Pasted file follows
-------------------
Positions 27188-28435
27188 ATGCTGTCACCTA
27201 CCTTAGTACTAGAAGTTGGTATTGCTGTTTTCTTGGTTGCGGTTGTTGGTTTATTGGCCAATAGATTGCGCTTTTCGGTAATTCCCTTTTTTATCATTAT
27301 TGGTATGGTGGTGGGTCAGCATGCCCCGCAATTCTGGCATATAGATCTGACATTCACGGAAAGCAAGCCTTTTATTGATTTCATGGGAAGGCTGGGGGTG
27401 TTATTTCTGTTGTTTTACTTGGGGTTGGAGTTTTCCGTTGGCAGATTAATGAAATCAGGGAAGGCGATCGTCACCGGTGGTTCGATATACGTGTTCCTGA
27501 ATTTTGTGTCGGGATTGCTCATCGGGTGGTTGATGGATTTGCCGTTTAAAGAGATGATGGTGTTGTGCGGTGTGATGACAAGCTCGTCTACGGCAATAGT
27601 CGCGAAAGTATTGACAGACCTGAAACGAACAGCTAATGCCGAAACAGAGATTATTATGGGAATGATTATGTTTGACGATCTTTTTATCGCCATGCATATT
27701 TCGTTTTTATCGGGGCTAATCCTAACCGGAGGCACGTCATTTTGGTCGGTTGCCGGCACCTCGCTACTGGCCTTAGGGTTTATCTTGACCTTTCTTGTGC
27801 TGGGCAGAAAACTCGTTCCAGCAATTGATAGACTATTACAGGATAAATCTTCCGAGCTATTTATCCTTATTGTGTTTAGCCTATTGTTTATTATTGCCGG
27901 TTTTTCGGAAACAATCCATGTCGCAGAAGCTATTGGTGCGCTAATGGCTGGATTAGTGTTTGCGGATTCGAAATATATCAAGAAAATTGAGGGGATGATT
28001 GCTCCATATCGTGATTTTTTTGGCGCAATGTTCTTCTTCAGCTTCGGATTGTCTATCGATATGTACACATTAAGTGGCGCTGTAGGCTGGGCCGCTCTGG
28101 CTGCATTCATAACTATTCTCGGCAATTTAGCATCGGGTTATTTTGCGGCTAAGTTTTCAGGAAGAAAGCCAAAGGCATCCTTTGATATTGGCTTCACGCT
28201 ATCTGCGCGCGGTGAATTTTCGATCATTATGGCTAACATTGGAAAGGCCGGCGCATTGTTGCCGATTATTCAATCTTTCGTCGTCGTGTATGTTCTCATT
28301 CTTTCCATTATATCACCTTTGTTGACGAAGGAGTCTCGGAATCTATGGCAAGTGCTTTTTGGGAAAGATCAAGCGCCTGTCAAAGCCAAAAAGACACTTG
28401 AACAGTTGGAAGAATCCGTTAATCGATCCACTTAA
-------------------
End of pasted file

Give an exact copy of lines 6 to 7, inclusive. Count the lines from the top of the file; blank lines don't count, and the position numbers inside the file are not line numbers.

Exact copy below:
27501 ATTTTGTGTCGGGATTGCTCATCGGGTGGTTGATGGATTTGCCGTTTAAAGAGATGATGGTGTTGTGCGGTGTGATGACAAGCTCGTCTACGGCAATAGT
27601 CGCGAAAGTATTGACAGACCTGAAACGAACAGCTAATGCCGAAACAGAGATTATTATGGGAATGATTATGTTTGACGATCTTTTTATCGCCATGCATATT